• Outpatient facilities such as nursing homes, doctor’s offices, etc
  • Commercial buildings like supermarkets and office buildings
  • Some portable air filters/purifiers
  • Some residential HVAC units which are rated to handle MERV 13 filters

What is a HEPA Filter?

A person installing a brand-new and clean HEPA filter

A HEPA filter is a pleated mechanical air filter that removes at least 99.97% of dust, pollen, bacteria, mold, viruses, etc., with 0.3 microns or larger.

Note: HEPA filters perform even better with larger and smaller particle sizes– 99.97% of 0.3-micron particles is just a “worst-case” scenario. You might be wondering why particles smaller than 0.3 microns are easy to capture; we’ll explain why later.

HEPA stands for “High-Efficiency Particulate Air” filter as defined by the United States Department of Energy (U.S. DoE).

A HEPA filter is the best air filtration solution and greatly exceeds what a MERV 13 filter can do. However, HEPA filters have a significant drawback, the same limitation as MERV filters —  the amount of air that can pass through it.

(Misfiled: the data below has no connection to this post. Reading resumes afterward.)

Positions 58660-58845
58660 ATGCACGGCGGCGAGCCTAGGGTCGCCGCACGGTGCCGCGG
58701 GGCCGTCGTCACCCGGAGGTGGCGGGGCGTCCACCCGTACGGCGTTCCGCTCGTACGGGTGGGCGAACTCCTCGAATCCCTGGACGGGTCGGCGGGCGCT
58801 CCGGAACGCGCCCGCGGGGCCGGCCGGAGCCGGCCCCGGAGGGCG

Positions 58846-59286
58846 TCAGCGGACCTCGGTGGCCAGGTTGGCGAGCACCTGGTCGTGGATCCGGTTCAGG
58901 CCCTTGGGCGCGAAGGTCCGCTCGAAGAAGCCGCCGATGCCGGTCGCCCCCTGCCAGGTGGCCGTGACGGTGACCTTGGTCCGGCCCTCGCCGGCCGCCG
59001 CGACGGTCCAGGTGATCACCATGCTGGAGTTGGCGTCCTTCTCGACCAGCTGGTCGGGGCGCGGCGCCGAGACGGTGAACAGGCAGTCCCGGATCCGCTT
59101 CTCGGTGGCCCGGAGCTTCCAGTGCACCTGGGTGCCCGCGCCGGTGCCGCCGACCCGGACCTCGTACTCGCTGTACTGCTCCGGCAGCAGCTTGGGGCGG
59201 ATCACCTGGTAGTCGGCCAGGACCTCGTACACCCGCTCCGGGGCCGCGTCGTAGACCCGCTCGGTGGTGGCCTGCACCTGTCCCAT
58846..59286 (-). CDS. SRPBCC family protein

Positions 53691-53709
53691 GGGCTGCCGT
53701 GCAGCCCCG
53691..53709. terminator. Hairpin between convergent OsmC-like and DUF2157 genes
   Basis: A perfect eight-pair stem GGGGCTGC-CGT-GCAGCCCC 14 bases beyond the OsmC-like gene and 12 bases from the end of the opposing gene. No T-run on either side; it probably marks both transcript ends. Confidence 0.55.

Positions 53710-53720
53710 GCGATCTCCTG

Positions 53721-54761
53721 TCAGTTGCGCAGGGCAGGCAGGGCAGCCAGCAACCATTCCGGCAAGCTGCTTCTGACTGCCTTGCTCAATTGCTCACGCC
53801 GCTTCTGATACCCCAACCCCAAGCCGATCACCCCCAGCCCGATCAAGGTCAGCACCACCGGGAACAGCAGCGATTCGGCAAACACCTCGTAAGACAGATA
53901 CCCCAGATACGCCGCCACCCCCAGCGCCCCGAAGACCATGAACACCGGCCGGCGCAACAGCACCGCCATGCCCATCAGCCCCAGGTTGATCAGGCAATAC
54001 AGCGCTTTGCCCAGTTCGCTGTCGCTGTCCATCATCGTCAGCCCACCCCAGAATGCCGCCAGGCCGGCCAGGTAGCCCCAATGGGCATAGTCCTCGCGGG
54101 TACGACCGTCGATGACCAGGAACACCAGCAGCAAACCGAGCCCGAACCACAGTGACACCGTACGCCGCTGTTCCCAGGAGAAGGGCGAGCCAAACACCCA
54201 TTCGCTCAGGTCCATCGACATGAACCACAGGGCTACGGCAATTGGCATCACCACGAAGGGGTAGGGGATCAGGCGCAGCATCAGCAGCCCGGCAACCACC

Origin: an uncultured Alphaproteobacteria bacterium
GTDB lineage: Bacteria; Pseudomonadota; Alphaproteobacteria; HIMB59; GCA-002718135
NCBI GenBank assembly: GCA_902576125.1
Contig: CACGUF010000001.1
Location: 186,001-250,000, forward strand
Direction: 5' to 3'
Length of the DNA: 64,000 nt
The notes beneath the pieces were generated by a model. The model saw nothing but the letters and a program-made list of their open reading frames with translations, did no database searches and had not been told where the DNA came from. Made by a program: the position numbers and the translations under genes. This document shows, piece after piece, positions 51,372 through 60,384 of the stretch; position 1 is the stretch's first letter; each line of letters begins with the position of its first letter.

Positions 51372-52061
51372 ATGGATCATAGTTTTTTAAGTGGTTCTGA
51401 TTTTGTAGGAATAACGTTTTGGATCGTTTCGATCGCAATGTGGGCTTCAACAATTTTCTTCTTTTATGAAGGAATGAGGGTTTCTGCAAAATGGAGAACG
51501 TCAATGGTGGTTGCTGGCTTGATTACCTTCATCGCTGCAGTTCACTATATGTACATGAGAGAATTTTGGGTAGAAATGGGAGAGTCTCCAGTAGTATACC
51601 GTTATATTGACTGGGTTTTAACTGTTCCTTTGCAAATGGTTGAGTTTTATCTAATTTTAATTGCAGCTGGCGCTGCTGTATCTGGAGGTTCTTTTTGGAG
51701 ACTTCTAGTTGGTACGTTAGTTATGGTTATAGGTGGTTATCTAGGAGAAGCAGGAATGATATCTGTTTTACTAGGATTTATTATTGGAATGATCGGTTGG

Since HEPA filters are too fine, it is almost impossible for most standard HVAC systems to circulate adequate airflow through them.

As such, the best way to add HEPA systems to an existing building or home is with portable HEPA air filtration units. Check out our detailed reviews of the h0meLabs HEPA air filter and the highly efficient Enviroklenz mobile UV air purifier for our top recommendations.

What MERV rating is a HEPA filter? By default, all HEPA filters meet a MERV 17 rating or higher.

HEPA filters are typically used in: 

  • Medical facilities, such as hospitals and other critical care facilities
  • Portable air purifiers 
  • Pharmaceutical production facilities